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Hair of the Bear: UCLA Women’s Athletics Are Heating Up

Two programs look to build to a solid postseason, while a third picks up where they left off last year. Plus, SPRING FOOTBALL MINI PREVIEW!

Michaela Onyenwere has been an important part of this year’s UCLA women’s basketball team.

While the UCLA Bruins men’s basketball team has, rightly or wrongly, taken up a lot of oxygen on this site in recent weeks, I wanted to take some time highlighting three different women’s teams on campus, as I spent last weekend watching the basketball, gymnastics, and softball teams in action, and came away with differing thoughts on each. So let’s get into them!

I’m going to start with the women’s basketball team because I watched them first on Friday, and because I came away feeling of two minds on the team. Bear with me here.

On the one hand, what UCLA has accomplished under coach Cori Close has been nothing short of phenomenal and this season has been another step in the right direction towards being a perennial power. The Bruins have been consistently ranked in the top 10 this year, and even a bad road loss to Washington this past weekend only led the Bruins to drop one spot to #9. At their best, this team has been able to pick up great road wins at Stanford and Indiana, and beat Oregon State at home. The team has the star power in Michaela Onyenwere and Japreece Dean that you need to be an elite team at this level and the foundation looks to be strong going forward.

That said, it was hard to watch this most recent road trip to the Washington schools and not feel a bit underwhelmed with the team currently. Washington State is not a good team by any stretch, but they were able to race out to a ten-point lead in the first half and stayed close until the Bruins were able to pull away late. Washington is a marginally better team, but UCLA should not be in a spot where they are losing to the Huskies by 14 points in the fourth quarter. In both games, the Bruins suffered from terrible shooting, which has become something of a theme in recent weeks — the Bruins have not shot over 40% from the field since the victory over Stanford at the beginning of the month, while four of UCLA’s five opponents have topped that number in that time frame. Against lesser teams, you can sometimes get away with that, but it tends to catch up to you eventually.

The good news is that there is still time to turn things around and get on the right foot heading into postseason play, beginning with the final homestand this week. The Bruins seem that they will be locked into a three-seed in the NCAA tournament at this point with an outside shot at grabbing a two-seed if some things break their way, and have the ability to make a deep run in the tournament. Maybe this poor stretch of play will be a blessing and allow the team to refocus for the final run of games. I do know that I won’t be betting against Coach Close when it comes to getting it done.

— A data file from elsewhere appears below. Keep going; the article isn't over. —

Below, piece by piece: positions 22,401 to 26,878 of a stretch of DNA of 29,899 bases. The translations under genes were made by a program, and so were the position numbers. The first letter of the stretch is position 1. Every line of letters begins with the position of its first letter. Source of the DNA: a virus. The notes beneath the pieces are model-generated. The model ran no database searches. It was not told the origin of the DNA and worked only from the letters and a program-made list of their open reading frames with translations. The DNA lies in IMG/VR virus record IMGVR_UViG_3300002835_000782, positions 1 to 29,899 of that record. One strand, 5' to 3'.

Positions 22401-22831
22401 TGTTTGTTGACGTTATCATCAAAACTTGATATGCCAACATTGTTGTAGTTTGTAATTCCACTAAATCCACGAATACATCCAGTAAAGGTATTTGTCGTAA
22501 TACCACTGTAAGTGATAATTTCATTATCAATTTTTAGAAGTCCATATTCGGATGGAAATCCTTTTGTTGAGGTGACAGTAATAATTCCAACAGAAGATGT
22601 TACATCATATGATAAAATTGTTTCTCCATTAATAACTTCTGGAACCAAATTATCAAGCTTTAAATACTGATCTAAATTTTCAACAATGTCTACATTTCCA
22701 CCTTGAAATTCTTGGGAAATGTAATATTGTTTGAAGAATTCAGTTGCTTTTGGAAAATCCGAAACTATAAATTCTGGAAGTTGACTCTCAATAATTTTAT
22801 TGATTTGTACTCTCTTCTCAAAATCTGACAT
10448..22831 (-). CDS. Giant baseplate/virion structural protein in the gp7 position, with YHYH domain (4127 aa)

Let’s move on to the gymnastics team, which had one of their biggest meets of the year on Sunday when they hosted Utah.

I will be upfront at the beginning here and state that I do not fully understand gymnastics. I get the basics. There are four events. Teams put six participants on each event with the top five scores being counted and the best score wins, but when it comes to things like what makes a good routine and how deductions are handed out, I am a complete novice. Personally, I blame the movie Stick It for being the basis of my gymnastics understanding. So, when I watch gymnastics meets, I tend to favor the performances that are fun as all get out.

Folks: UCLA is fun as all get out.

This is where having good commentary helps out because I was able to quickly figure out that UCLA versus Utah is a clash of styles. In Utah, the goal is technical precision. They’re not the flashiest gymnasts in the world, especially with MyKayla Skinner taking this season off to train for the Olympics, but they are going to nail their routines consistently and put pressure on you to do the same. UCLA, meanwhile, is the more bombastic of the two. They go for more risk in their routines, which can backfire occasionally. UCLA’s average beam score this year seems particularly low for such a highly-ranked team but, as a viewer, I appreciate it. Similarly, Utah’s focus on precision left me feeling cold to their routines, while UCLA’s routines felt like they overflowed with joy at every turn.

Really, I keep thinking back on UCLA’s floor routines. I get that this had always been the Bruins’ strong suit under Miss Val, but it’s such a good sign for this program that UCLA continues to turn the floor into their own personal party. Each routine blew me away in their own way. There was Norah Flatley’s Black Swan and Chloe Lashbrooke’s Bollywood moves. Nia Dennis put on a pure display of attitude while Gracie Kramer offered some psychologically-stunning storytelling. Felicia Hano threw her own fiesta on the floor and, of course, Kyla Ross was doing Kyla Boss things. The whole thing is elevated more when you watch the team on the sideline doing each routine with the performer, including Flatley who is on some #friendshipgoals levels with her following along on the outside and somehow finding every hot mic near the floor to yell encouragement into. As a gym agnostic, these are the types of performances that can turn people into fans.